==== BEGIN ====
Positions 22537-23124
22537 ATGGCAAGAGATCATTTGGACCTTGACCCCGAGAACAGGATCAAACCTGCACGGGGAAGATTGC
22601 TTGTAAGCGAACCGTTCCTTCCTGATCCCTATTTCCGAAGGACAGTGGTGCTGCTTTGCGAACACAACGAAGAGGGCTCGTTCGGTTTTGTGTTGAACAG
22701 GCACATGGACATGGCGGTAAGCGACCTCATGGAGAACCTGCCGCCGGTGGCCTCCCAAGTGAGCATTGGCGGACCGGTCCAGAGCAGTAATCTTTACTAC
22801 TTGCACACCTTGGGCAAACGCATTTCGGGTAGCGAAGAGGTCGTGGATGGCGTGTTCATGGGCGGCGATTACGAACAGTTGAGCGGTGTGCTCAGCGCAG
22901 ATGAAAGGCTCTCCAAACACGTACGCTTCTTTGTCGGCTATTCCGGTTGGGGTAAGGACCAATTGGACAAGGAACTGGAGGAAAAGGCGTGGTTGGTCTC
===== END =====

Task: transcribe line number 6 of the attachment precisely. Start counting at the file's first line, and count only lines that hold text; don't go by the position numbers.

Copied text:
22901 ATGAAAGGCTCTCCAAACACGTACGCTTCTTTGTCGGCTATTCCGGTTGGGGTAAGGACCAATTGGACAAGGAACTGGAGGAAAAGGCGTGGTTGGTCTC